Established in 2005, Espiritu de Argentina is a joint venture between Chilean wine producer, Aresti, owner of the Espiritu brand, and Finca Agostina in Mendoza. The fruit is sourced mainly from the Maipu district of Mendoza, from a combination of Agostina's own vineyards and a number of top rated independent growers, whose total production is purchased each year as part of a long-term relationship, enabling the company to ensure quality consistently. The medium sized and modern winery is located in Barrancas with a total crush capacity of 3.5 million litres and is geared to making modern, fresh, fruit driven wines in the lower price spectrum.
Their wines originate mainly from Eastern Mendoza, one of the 5 ‘oases’ of Mendoza Province and also from the Uco Valley. At between 1,000-1,500 metres above sea level, where they have abundant sunshine, dry air (and thus very little in the way of pests and diseases common to vines grown in other countries), and where they carefully irrigate the vines so that the fruit reaches optimum ripeness and quality for production. They are amongst the highest vineyards in the world. Their philosophy is simply to make the very best that nature will allow, each year, and to be true to their magnificent and historic terroir, whilst offering the best possible value to consumers.
Jon Usabiaga began his career as winemaker's assistant at Viña Portal del Alto, owned by the prominent oenologist Alejandro Hernández – the first Chilean to hold a seat at the board of the OIV (Office International de la Vigne et du Vin). Then Jon was appointed chief winemaker at Luis Felipe Edwards in 1996, where he worked for almost 10 years. He joined their team in December 2005. His work has been profoundly recognized after receiving numerous awards and medals.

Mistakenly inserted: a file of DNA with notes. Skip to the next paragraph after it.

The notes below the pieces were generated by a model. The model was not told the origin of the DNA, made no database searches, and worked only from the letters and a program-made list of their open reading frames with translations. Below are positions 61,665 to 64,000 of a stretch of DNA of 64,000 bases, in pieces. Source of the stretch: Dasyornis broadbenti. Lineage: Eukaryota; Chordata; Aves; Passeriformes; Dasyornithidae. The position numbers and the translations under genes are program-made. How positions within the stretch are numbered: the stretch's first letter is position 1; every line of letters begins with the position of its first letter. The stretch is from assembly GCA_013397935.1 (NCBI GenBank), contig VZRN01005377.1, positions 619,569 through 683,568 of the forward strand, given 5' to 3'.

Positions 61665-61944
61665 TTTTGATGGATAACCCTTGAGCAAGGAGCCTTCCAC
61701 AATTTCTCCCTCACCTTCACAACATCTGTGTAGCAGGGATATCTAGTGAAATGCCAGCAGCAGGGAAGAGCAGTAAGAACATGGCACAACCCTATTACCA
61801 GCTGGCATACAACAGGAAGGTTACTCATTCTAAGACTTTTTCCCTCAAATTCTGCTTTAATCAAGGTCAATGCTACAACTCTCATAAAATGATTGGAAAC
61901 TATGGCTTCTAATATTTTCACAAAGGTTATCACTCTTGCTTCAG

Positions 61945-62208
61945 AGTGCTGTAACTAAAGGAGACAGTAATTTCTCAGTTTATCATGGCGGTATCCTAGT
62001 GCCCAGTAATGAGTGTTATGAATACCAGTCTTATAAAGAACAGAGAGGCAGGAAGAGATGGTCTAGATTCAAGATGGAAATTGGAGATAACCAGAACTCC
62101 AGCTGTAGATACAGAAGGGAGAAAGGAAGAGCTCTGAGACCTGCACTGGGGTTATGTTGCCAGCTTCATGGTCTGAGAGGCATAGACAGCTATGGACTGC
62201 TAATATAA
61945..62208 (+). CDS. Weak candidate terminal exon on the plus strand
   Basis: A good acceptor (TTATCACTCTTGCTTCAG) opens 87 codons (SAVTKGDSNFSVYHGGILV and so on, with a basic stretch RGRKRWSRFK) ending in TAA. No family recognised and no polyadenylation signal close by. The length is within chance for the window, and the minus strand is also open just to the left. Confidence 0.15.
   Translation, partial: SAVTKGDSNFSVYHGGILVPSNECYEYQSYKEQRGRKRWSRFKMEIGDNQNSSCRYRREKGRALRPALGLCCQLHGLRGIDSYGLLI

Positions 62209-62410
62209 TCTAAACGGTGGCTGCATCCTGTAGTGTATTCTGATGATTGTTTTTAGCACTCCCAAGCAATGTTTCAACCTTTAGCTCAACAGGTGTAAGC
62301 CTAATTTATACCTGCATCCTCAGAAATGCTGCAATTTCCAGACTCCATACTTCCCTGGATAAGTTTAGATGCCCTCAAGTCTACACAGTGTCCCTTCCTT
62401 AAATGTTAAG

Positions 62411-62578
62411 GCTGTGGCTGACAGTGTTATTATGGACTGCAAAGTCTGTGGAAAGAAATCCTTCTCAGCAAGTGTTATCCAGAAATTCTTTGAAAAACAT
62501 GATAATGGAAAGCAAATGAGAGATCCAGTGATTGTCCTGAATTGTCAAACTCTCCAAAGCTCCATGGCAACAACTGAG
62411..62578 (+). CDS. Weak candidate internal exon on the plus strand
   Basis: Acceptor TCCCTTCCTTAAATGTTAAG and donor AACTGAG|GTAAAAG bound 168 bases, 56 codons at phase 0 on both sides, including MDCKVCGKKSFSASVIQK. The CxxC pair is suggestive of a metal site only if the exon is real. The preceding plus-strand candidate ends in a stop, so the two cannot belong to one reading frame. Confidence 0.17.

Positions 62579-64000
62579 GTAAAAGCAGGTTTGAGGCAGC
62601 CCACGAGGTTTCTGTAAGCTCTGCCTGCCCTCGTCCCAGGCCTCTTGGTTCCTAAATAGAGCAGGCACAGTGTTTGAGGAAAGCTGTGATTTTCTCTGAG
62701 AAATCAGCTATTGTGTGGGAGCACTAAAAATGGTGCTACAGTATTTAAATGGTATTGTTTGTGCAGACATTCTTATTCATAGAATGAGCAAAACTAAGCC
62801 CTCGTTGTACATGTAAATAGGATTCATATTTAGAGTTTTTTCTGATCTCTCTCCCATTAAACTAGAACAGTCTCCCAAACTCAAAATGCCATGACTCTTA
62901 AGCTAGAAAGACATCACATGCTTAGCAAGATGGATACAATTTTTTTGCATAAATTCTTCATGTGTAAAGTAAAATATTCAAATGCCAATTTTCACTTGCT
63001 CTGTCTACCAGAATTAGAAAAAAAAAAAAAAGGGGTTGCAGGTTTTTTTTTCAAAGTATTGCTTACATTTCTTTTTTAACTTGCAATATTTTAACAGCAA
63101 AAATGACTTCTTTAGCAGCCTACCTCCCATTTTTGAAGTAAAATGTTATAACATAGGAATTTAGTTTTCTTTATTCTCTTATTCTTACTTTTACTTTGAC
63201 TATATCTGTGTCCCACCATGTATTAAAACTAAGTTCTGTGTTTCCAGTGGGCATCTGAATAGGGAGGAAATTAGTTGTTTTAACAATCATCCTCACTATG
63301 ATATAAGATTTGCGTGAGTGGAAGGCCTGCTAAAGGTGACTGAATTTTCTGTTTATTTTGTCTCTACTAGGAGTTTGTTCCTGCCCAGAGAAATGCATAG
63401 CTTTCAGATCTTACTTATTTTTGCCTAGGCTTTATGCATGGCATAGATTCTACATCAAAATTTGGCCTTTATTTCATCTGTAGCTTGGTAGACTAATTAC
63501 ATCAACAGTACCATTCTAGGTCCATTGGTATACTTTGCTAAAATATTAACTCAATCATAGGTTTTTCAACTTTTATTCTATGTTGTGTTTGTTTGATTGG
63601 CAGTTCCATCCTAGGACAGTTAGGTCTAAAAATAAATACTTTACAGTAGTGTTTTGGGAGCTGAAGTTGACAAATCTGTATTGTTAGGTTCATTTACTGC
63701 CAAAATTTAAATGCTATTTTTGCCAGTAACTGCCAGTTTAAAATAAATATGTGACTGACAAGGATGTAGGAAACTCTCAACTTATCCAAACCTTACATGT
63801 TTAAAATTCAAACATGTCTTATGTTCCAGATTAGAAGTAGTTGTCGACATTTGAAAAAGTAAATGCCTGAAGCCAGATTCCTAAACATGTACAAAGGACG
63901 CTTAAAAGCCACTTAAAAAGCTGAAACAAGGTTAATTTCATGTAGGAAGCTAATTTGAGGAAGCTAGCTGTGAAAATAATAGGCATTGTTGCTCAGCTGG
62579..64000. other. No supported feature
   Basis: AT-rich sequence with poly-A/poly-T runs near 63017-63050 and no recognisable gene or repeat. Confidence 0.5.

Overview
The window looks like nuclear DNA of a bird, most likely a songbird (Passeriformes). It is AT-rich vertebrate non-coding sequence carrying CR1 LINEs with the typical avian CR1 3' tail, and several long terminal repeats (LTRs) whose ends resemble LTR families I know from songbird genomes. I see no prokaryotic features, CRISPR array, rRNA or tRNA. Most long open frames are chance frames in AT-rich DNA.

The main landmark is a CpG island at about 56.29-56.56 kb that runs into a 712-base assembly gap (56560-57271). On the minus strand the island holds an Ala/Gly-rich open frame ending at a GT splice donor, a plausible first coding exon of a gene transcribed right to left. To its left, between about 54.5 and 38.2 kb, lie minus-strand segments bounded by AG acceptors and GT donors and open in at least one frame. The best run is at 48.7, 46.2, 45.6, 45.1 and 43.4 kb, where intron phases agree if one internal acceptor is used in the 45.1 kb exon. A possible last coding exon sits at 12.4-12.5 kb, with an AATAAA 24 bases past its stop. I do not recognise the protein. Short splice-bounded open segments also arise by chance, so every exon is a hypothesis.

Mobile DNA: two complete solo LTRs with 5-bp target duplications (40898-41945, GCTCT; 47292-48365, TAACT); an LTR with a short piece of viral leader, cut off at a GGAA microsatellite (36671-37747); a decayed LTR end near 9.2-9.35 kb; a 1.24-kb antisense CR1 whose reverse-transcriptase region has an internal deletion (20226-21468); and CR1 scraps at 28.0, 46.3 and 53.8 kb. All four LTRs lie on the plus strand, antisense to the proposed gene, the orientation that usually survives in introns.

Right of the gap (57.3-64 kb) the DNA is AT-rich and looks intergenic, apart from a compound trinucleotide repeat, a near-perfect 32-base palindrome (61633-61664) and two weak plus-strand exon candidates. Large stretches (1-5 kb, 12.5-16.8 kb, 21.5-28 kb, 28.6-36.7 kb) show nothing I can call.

A manual harvest took place in the 3rd week of March, maceration occurred over 24 days, alcoholic fermentation took place at 24 degrees C, with two peaks at 27 degrees C with selected yeast. Malolactic fermentation was induced and the wine was fined by racking and aged in French and American oak for six months.
Shiraz is of course also known in its native France as Syrah and is responsible for a wide range of single varietal wines, from fairly light everyday, to very concentrated reds that are built to last. Its profound personality, often identified by a hallmark whiff of spice/pepper on the nose, is well known and this is partly what makes this grape a great blending partner also. Here, you can see that touch of spice on the nose, coupled with attractive red berry fruits such as raspberry and strawberry. This Shiraz is fairly full-bodied but made in a soft, succulent style that is perfect for drinking in its youth.
As low as: £63.25If you're underwhelmed by Rioja, unexcited about Bordeaux and think that 'farmyardy' is a disgusting way to describe wine, then this could be the case for you. From intensely juicy Californian Pinot Noir to a brooding Argentinian Shiraz and a zesty Kiwi Sauvignon Blanc, this tour of the New World will satiate vinous desires of the richer, fruitier and longer haul variety.
As low as: £126.50If you're underwhelmed by Rioja, unexcited about Bordeaux and think that 'farmyardy' is a disgusting way to describe wine, then this could be the case for you. From intensely juicy Californian Pinot Noir to a brooding Argentinian Malbec and a zesty Kiwi Sauvignon Blanc, this tour of the New World will satiate vinous desires of the richer, fruitier and longer haul variety.
As low as: £126.50
As low as: £63.25